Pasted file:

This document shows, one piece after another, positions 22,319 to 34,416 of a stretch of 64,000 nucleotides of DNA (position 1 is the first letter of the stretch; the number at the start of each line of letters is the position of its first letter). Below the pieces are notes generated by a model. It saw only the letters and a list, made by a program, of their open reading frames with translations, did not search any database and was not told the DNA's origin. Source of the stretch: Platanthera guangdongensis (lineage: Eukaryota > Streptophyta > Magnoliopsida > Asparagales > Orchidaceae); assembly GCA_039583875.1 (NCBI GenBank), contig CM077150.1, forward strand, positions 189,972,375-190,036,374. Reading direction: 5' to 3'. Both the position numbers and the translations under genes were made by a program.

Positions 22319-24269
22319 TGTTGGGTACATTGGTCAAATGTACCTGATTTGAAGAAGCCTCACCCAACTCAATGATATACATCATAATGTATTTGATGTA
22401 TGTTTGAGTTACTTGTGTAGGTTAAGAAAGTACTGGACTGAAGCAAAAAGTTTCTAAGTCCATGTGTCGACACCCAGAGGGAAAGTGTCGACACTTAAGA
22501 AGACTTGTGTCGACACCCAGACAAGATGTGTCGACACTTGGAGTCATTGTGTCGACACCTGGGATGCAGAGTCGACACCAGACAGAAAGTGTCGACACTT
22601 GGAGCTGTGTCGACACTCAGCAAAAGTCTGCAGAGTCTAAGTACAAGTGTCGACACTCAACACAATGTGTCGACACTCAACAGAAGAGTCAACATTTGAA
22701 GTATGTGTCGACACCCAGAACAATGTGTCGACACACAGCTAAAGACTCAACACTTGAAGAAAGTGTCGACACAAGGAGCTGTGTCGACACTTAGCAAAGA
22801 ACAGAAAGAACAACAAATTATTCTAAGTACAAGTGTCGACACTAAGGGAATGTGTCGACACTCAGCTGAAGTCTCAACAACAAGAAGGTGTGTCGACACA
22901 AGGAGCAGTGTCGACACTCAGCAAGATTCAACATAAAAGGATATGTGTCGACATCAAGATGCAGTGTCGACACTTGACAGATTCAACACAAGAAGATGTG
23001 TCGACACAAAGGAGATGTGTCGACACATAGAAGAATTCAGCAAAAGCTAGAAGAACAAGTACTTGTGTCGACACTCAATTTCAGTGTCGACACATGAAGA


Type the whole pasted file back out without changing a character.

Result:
This document shows, one piece after another, positions 22,319 to 34,416 of a stretch of 64,000 nucleotides of DNA (position 1 is the first letter of the stretch; the number at the start of each line of letters is the position of its first letter). Below the pieces are notes generated by a model. It saw only the letters and a list, made by a program, of their open reading frames with translations, did not search any database and was not told the DNA's origin. Source of the stretch: Platanthera guangdongensis (lineage: Eukaryota > Streptophyta > Magnoliopsida > Asparagales > Orchidaceae); assembly GCA_039583875.1 (NCBI GenBank), contig CM077150.1, forward strand, positions 189,972,375-190,036,374. Reading direction: 5' to 3'. Both the position numbers and the translations under genes were made by a program.

Positions 22319-24269
22319 TGTTGGGTACATTGGTCAAATGTACCTGATTTGAAGAAGCCTCACCCAACTCAATGATATACATCATAATGTATTTGATGTA
22401 TGTTTGAGTTACTTGTGTAGGTTAAGAAAGTACTGGACTGAAGCAAAAAGTTTCTAAGTCCATGTGTCGACACCCAGAGGGAAAGTGTCGACACTTAAGA
22501 AGACTTGTGTCGACACCCAGACAAGATGTGTCGACACTTGGAGTCATTGTGTCGACACCTGGGATGCAGAGTCGACACCAGACAGAAAGTGTCGACACTT
22601 GGAGCTGTGTCGACACTCAGCAAAAGTCTGCAGAGTCTAAGTACAAGTGTCGACACTCAACACAATGTGTCGACACTCAACAGAAGAGTCAACATTTGAA
22701 GTATGTGTCGACACCCAGAACAATGTGTCGACACACAGCTAAAGACTCAACACTTGAAGAAAGTGTCGACACAAGGAGCTGTGTCGACACTTAGCAAAGA
22801 ACAGAAAGAACAACAAATTATTCTAAGTACAAGTGTCGACACTAAGGGAATGTGTCGACACTCAGCTGAAGTCTCAACAACAAGAAGGTGTGTCGACACA
22901 AGGAGCAGTGTCGACACTCAGCAAGATTCAACATAAAAGGATATGTGTCGACATCAAGATGCAGTGTCGACACTTGACAGATTCAACACAAGAAGATGTG
23001 TCGACACAAAGGAGATGTGTCGACACATAGAAGAATTCAGCAAAAGCTAGAAGAACAAGTACTTGTGTCGACACTCAATTTCAGTGTCGACACATGAAGA